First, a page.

Clarence Williams, a Pulitzer-prize winning photojournalist, was in New Orleans to attend and photograph the wedding of his cousin Jason (at left) when Hurricane Katrina struck. For three days and two nights he was stuck on the roof and in the attic of a house with family members while the waters rose. Helicopters and boats came by, but no one would rescue them until the third day. For several weeks he kept a diary in New Orleans; here are excerpts from two days in September:

Saturday, September 17, 2005

“ …Now bear with me as I talk about the shooting at the rescuers. That was so uncool; I don’t understand the action, but I felt the sentiment myself. Here I am sitting on this roof during the day and in an attic at night surrounded by water, not having the slightest idea how far it stretches or how long it will be around, counting water and food, listening to the madness on a wind-up radio and watching an 85-year-old woman slowly, quietly perish, begging us to leave her. Not to mention it was hot, in the 90s.

It appeared as though hundreds of helicopters hovered above randomly picking people up. At one point a cop came by in a boat. Before I could mention the sick old lady he motored off yelling he would be back. After 2 days and a night I realized he wasn’t returning. A pilot gave me a thumbs-up, and disappeared not to be seen again. On our second or third day, I’m thinking to myself, “If I shot (with a gun) near them maybe they would come arrest us, and we could sort it out later.”

“Unc what are you thinking about?” I asked my uncle Sid.
“If they pass over us one more time, I might have to shoot at them. At least that way they’ll have to come arrest us.”

We never sought out the house AR-15 or pistol. But we did talk about the desire. Here’s what we came up with. Everyone would of felt so much better and behaved appropriately if our rescuers would have communicated with us by loudspeaker:


I’m in this Totally Black neighborhood trying to decide if race is playing a role in whether I’m getting rescued or not. Bizarre. An editor at my former employer once said to me with a straight face, “If I had to worry about race everyday I wouldn’t be able to get out of bed.” I wonder if he realizes how lucky he is? During a moment of life and death I had to think about race. There’s nothing easy about being poor and Black in the Big Easy. There are so many issues to touch on.

I couldn’t believe after a day of radio news I referred to myself as a refugee. We have seen hurricanes Andrew, Hugo and Camille displace thousands and cost billions to recover from. The same with September 11th. I can’t recall any of those victims ever being called refugees.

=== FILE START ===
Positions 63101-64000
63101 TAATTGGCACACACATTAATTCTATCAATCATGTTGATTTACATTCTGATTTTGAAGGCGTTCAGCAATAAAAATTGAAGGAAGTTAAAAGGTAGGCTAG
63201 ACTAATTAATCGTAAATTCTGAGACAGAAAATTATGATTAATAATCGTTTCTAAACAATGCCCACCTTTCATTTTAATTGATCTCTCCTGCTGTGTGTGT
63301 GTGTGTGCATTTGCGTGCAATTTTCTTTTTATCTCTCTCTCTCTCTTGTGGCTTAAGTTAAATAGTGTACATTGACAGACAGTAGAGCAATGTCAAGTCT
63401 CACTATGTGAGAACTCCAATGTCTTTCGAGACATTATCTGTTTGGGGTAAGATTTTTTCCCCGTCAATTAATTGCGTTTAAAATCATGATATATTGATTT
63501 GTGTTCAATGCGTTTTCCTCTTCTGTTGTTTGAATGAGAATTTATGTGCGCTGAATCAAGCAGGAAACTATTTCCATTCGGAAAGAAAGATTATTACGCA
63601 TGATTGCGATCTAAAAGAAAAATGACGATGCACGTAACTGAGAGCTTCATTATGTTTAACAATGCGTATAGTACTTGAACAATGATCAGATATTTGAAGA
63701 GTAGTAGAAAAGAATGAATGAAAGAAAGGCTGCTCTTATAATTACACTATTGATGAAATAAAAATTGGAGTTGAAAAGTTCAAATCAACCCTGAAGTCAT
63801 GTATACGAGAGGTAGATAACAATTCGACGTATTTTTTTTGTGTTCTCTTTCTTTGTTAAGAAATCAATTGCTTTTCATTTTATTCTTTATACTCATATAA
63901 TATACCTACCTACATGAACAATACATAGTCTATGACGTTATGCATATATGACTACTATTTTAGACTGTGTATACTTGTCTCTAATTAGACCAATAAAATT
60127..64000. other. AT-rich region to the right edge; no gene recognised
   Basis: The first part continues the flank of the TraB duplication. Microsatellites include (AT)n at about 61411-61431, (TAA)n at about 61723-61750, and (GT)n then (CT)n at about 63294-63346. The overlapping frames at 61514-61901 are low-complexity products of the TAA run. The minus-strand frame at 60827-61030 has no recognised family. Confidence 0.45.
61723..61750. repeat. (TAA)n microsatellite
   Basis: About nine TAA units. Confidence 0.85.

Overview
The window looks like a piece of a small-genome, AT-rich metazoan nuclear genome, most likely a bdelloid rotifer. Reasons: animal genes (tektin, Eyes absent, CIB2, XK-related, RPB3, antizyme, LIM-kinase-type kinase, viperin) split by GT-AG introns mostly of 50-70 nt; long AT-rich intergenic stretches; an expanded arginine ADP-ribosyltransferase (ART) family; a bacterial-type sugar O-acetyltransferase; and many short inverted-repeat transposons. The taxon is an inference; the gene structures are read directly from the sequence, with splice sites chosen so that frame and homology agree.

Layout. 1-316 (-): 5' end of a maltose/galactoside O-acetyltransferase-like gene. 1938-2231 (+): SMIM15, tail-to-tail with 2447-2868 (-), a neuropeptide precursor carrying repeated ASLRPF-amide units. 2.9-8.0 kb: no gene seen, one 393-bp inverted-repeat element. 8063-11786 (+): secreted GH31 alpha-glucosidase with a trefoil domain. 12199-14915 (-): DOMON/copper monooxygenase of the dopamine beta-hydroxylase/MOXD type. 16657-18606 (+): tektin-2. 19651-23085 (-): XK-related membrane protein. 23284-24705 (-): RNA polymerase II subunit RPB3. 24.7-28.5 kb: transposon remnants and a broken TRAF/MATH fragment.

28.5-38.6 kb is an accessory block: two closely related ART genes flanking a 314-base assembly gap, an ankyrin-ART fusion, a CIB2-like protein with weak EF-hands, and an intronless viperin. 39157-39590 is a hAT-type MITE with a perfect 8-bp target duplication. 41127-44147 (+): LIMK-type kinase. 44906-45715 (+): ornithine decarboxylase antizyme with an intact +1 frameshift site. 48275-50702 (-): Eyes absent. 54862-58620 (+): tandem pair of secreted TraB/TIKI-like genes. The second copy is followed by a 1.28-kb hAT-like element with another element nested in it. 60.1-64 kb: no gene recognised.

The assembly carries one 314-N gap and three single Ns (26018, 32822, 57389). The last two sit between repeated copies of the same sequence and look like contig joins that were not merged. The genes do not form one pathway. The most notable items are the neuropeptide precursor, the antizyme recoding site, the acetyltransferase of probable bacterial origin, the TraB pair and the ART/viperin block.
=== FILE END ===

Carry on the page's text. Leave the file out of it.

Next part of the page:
I continue to think. What was that other modern American Tragedy involving hundreds of thousands of Black folk? I can’t recall one. So I start to think about refugees, and take it to a dictionary. War plays a major role in all of the definitions. But in my world it is about those that are different from other Americans and usually because of war end up here.

Wow, that’s heavy, I think to myself. I guess we aren’t just Americans. That didn’t cause me any consternation. My father, bless his soul, always said, “I’m an African.” Now I see why he left off that hyphen American part. Me, I’m black, somewhat educated and by the standards of many, somewhat successful. Given all that, I’ve never felt like a fully vested American when on these shores. As I absorb the social aftermath of Katrina that un-American feeling is intensified.

Naw-Lens, The birthplace of one of America’s only true art forms, Jazz, will never be the same.

Sunday, September 18, 2005

I hope I’m wrong, but it appears to me what was a larger Black city with all of the requisite big city problems will be no more. Naw-Lens is on the come-up for some. In its place will be a much whiter, wealthier smaller tourist-based-economy city. They allow a few poor Black folk back. New Orleans Land will need them for that authentic feel and for employees. There is no way all the destroyed uber-poor neighborhoods will be rebuilt.

Who pays for this return trip?

I’m glad I have my memories of the real Naw-Lens. I’m really going to miss that special place that helped me become me.

All photographs copyright © 2006 Clarence Williams